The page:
For the other rapper, I cast my childhood friend Peter, who hails from Detroit and is a top secret engineering Wizard. Peter read the rap and brought the lyrics to life after honing his skills with years of freelance underground rap performances and complete dedication to the cause of being odd and manifesting his character…Triple P. I’m not even close to kidding. He relished his role and I do believe he gave his rapper a backstory including 8 kids with 7 baby mamas. From the first time I saw the sun flashing off his gold sequined pimp coat…I knew fun would be had.
2. THE LOCATION: ($0)
ymarketing has a downtown Los Angeles office on Wilshire that overlooks much of downtown. The building has a huge rooftop with beautiful thick glass, framed metal walls, pool, seating areas and many interesting architectural nooks and crannies. We asked permission from ymarketing and received access to shoot on a Saturday afternoon when the sun would be raking cinematically across the rooftop. I spent a couple hours shooting stills and tech scouting possible locations on the rooftop. The building has residents that use that area for their leisure activities so I tried to pick spots that we could isolate and keep the locals out of my shots. I zeroed in on a couple impressive LA backdrop angles and a couple long corridors that gave us nice spacial variety of depth and scale. We chose 15 set-ups in all.
3. THE WARDROBE: ($0)
I wanted to have an eye-catching yet ironic motif for the two rappers. I felt long, heavy, flowing jackets would play well visually while looking comically out of place in a sunny, summer rooftop location. AnnMarie borrowed some serious “bling” from Lauren Murphy (ymarketing’s Social Media Associate) including the “Boo-T” platinum hairpick she constantly flashed. I loaned her my official 2010 Vancouver Winter Olympics Slovakian Ice Hockey Team Parka to complete her all-white look. Peter wore his Armani suit and tie for the corporate rapper look and borrowed the pimp gold lame jacket and hat from my neighbor Spyder.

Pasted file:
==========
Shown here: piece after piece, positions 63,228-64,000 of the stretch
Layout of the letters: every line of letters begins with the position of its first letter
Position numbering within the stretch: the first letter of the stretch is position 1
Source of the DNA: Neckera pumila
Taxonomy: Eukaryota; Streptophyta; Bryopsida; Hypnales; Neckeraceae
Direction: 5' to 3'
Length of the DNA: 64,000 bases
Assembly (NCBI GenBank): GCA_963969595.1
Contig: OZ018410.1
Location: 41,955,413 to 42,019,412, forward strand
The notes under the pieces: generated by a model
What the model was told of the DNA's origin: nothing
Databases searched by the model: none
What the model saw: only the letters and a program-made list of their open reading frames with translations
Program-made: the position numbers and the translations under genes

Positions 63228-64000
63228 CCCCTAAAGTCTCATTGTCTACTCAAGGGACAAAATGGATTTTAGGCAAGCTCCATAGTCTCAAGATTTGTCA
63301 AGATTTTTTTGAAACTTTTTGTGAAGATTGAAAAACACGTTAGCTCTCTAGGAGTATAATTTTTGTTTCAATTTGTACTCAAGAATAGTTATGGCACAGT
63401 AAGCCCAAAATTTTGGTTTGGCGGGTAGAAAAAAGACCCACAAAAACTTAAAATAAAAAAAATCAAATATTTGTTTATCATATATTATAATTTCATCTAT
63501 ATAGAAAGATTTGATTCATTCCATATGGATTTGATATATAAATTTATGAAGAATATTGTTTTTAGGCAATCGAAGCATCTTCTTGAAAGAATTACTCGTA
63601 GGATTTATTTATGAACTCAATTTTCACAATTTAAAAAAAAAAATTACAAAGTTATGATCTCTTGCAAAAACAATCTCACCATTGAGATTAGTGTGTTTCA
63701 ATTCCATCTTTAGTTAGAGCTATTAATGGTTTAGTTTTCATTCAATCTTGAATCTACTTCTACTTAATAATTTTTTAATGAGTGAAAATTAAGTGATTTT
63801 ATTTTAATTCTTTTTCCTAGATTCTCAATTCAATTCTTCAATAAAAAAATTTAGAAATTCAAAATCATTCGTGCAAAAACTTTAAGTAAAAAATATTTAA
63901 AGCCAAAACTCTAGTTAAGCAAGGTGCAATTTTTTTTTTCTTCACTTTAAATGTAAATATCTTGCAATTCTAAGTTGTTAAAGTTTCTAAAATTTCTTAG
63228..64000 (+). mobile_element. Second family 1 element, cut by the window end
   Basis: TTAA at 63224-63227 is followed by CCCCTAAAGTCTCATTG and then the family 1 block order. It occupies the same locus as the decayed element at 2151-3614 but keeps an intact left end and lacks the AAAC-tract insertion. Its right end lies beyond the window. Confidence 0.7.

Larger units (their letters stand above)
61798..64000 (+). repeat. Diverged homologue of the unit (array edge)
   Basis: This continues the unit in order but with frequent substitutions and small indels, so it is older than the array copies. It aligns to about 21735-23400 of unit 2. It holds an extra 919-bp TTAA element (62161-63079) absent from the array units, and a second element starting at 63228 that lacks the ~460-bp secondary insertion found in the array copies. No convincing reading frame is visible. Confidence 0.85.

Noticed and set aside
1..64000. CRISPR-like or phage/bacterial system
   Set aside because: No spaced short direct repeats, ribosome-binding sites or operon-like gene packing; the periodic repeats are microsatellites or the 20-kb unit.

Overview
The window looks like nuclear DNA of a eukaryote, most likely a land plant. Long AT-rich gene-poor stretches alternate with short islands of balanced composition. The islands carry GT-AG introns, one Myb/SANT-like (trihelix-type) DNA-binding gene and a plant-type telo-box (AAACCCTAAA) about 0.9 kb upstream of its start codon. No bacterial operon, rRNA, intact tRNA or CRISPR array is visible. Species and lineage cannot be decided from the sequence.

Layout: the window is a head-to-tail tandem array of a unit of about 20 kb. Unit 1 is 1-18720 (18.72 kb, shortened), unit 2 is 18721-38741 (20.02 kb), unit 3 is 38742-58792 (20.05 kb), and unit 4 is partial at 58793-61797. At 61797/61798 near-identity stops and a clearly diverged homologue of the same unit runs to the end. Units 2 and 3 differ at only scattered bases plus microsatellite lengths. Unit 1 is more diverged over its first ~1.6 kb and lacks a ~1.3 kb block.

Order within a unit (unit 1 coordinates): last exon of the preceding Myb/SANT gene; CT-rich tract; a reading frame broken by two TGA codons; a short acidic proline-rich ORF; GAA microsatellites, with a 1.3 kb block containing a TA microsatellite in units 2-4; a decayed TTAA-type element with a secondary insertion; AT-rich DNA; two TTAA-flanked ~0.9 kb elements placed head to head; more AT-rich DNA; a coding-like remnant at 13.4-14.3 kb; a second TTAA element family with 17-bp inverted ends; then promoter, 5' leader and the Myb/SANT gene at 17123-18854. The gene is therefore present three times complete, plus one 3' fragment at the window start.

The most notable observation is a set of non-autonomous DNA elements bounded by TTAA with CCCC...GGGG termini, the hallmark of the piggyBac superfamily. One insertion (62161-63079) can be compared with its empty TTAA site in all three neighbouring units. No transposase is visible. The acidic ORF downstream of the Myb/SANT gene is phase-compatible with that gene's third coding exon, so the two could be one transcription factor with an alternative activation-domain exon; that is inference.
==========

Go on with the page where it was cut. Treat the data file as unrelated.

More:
Yes…his name is Spyder and he toured the world with the Black Crowes for many years and has an extensive collection of Elvis outfits, Suede jumpsuits, Wizard cloaks and the beautiful pimpalicious ensemble Peter wore. The day we shot happened to be 98 degrees in downtown LA and both AnnMarie and Peter were drenched in sweat when we wrapped. Ah…the life of glamorous rap stars!
4. THE GEAR: ($0)
The venerable Canon 5Dmkii was our main camera. It’s image is still so pleasing and cinematic when used properly despite the slew of new cameras that have flooded the market lately. Use what you have! I brought both of mine and Matt brought one of his as a back-up. We wanted to be mobile, creative and efficient. After working with Shane Hurlbut as part of his Elite Team on dozens of projects and learning some of his limitless secrets, I knew I could capture striking and engaging visuals. Both Matt and I own a couple of cine-modded Nikon AIS lens sets and we chose to ride the 20mm 2.8, 50mm 1.4 and the 135mm 2.8 as our 3 main lenses. I love the 20mm 2.8 and wanted to acknowledge the classic rap videos of the 80’s and 90’s where the rappers would “attack” the camera by moving forward and back while the camera stayed relatively static. I shot the low wide master, all the close-ups and the moving shots with the 20mm.
I’ve always used the neutral picture style (0,-4,-2,0) but for this project I put to work the Visioncolor picture style. I really love the skin tones it produces and the general image rendering of this style. It is very close to neutral with some minor color shifts that I find extremely appealing.
One way I wanted the image to stand out visually was to set the shutter to 1/1000 or higher exclusively to achieve crispy, blur-free movement as the rappers moved actively in front of the lens. I encouraged them to use their hands or faces to invade the space between themselves and the camera so the wide lens and high shutter speed would enhance and exaggerate these motions. I did not want to use polarizers or ND filters to control the light and for the 20mm shots (majority of the shoot) I set exposure to f/8 and f/11 for a larger depth of field on the full frame 5Dmkii. No pulling focus needed for our 2-man crew! I opted for speed and simplicity to capture the footage and grab as many set-ups as time allowed.
My main camera support was a Opteka M900 71-inch monopod. I used this to quickly reset for each set-up and get stable shots from various angles. On close-ups I set the height equal to the face of the actors and on the 2-shots I set a very low, upward looking angle to give dramatic scale to the rappers with a blue sky background. At this low angle, they could lean in and play to the camera like I had seen in countless vintage rap videos. For one tracking shot, I extended the monopod to the full 71-inches and held it over my head pointing down as I walked backwards. The rappers looked up and performed to the camera while walking forward and it gave me a very dynamic angle.